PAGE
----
The Weirdest Things Ever Found on British Beaches
And yes, it includes giant lego.
Britain is home to thousands of miles of beautiful coastline - from Brighton to Bamburgh, Cornwall to Camber Sands and Whitstable to Whitley Bay. Our oceans are home to fascinating creatures such as seals, basking sharks and even sea turtles.
But, according to the Marine Conservation Society, our coastlines are full of litter threatening our native wildlife. During their Great British Beach Clean in 2015, the charity found 3,298 pieces of litter per kilometre – the most they’d ever recorded.
This is a huge problem. Animals, birds and fish can get tangled up in rubbish or eat it by accident.
A load of old rubbish
There are all kinds of junk being ditched on our beaches and washed up into the ocean: duvets, toilet seats, fire extinguishers, Christmas trees and more have all been found during MSC beach cleans… They’ve even found half a canoe and half a TV!
Not to mention several sets of false teeth, pregnancy tests, intravenous drip equipment and, just a few months ago in Portishead, a colostomy bag.
As well as all these things that clearly shouldn’t be on the beach, there have been some that were downright weird.
Earlier this summer, mysterious round objects were found across beaches in Devon and Cornwall. Some people wondered whether they were poisonous – or worse, alien – but it turned out they were ‘sea potatoes’, a type of sea urchin.
Some people, though, HAVE found aliens… well, almost. A walker on Old Portsmouth Beach thought they’d stumbled across a dead body but it turned out to be a life-size replica of E.T. which had recently been stolen from a pensioner.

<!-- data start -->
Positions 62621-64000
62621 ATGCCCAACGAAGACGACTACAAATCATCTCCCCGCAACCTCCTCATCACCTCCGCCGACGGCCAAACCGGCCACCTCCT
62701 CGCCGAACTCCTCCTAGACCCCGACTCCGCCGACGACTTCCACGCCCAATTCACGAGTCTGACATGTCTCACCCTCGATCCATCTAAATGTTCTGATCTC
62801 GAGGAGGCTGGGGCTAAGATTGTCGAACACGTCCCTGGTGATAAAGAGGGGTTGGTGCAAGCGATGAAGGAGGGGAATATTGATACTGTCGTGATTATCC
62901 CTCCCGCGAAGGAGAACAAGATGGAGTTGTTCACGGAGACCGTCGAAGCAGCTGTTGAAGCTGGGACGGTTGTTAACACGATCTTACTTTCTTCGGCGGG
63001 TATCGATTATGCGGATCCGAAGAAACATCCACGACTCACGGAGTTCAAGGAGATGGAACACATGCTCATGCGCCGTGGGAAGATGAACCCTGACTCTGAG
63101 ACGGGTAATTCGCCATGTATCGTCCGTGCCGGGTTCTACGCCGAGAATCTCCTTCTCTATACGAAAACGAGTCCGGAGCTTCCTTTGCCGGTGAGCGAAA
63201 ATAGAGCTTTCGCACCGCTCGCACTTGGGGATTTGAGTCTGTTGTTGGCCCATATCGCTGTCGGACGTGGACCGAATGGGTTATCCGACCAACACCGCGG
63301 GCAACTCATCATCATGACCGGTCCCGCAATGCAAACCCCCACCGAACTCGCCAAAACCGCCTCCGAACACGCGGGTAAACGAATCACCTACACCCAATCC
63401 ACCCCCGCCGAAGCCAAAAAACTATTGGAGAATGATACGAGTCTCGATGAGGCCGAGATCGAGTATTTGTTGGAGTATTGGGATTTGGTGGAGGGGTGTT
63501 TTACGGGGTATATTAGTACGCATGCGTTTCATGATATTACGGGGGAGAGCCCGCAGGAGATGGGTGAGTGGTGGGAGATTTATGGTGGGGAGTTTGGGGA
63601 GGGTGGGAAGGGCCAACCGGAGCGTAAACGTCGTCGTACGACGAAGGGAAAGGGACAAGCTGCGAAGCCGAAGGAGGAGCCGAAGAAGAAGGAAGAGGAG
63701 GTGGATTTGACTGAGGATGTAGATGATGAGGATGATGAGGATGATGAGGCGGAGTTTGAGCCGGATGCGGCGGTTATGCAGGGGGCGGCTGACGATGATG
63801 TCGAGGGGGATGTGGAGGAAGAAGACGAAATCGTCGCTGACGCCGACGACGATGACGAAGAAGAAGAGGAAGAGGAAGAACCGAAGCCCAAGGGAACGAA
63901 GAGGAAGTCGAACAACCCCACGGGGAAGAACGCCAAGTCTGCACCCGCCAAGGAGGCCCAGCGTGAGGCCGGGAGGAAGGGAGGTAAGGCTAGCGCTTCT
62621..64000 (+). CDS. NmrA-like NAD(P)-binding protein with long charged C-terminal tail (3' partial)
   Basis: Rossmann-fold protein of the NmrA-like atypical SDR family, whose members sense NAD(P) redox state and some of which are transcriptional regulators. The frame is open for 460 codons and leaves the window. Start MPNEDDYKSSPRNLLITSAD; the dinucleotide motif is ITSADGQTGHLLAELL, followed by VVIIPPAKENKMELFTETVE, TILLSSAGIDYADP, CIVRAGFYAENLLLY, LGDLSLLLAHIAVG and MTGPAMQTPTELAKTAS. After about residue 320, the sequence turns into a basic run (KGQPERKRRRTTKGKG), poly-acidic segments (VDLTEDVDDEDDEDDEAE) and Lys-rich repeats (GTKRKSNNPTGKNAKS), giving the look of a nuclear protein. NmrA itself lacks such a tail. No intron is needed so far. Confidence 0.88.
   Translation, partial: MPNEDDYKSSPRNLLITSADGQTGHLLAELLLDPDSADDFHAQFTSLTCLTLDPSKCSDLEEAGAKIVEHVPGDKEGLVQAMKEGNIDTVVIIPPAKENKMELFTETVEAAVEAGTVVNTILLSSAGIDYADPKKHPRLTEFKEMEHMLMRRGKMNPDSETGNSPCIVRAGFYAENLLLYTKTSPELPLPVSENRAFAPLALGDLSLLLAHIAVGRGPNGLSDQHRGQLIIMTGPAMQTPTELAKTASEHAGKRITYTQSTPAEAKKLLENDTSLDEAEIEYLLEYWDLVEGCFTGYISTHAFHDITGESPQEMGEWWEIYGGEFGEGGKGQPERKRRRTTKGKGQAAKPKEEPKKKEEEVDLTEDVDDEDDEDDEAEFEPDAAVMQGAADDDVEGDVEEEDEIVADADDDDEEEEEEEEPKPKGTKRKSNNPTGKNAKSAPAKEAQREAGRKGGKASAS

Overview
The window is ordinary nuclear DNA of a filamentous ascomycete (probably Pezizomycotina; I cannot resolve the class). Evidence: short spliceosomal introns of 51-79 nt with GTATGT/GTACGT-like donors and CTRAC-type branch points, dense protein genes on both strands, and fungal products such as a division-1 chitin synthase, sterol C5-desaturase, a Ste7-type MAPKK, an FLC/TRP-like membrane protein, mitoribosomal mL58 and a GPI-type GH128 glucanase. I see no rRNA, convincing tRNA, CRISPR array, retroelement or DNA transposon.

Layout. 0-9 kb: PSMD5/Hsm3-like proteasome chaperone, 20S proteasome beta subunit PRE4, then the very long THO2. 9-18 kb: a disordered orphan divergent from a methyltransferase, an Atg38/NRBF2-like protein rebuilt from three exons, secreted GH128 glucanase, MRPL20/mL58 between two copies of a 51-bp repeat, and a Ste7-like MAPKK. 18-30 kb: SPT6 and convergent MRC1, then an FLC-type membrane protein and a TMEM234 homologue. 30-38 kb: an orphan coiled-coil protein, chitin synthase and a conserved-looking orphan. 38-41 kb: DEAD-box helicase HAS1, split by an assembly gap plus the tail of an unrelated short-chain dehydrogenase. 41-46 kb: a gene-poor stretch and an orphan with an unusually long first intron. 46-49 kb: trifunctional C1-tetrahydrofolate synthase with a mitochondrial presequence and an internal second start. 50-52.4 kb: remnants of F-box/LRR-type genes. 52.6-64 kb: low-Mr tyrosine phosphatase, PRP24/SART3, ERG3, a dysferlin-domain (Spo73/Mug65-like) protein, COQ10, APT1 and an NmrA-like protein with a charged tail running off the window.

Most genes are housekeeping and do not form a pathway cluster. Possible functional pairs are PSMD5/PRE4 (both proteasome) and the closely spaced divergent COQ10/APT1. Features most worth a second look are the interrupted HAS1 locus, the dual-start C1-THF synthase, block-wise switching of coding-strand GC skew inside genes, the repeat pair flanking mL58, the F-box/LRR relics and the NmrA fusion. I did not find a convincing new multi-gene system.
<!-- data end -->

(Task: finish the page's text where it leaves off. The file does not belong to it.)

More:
E.T. wasn’t the only toy to show up on the beach. Collectors across Devon, Cornwall and Ireland have picked up thousands of pieces of Lego after a ship carrying millions of the toy figures was caught in a storm in 1997!
There was also a giant Lego figure found on Brighton beach in 2008 – if it wasn’t a publicity stunt (which Lego insisted it wasn’t), who knows where he came from?!
Bomb disposal experts had to be called to Calshot beach, Hampshire, in 2011 when EIGHTY SEVEN undetonated British WWII bombs were washed up on the beach. Experts believed the Supermoon (when the moon is so close to the earth it causes particularly strong tides) could have disturbed them from the ocean bed.
Picking up flotsam and jetsam? Watch what you’re playing with… in 2011, an unsuspecting teen in Polzeath, Cornwall, found a piece of wood to use as a cricket bat. Except it wasn’t wood. It was the femur bone of a sailor shipwrecked hundreds of years ago!
Even more gruesome, this year, a tourist found a severed human foot on an Anglesey beach.
And just WTF?!
Then there’s just the totally random. A mini ‘hamster size’ wooden coffin was found in Carsethorn, Scotland, in May 2015...it was empty.
Also in Scotland, a bucket of LIVE RATS was found in September 2004.
You can help!
All this rubbish shouldn’t be on our beaches. But you can help clean it up.
From the 16th – 19th September 2016, the Marine Conservation Society is calling for volunteers to help fix this litter problem by joining The Great British Beach Clean.
Last year over 6,000 volunteers cleaned 340 beaches - and the charity needs your support again this year. So grab some friends, sign up to a beach cleaning event near you and help protect our amazing ocean and coastline.
Written by Melissa Hobson.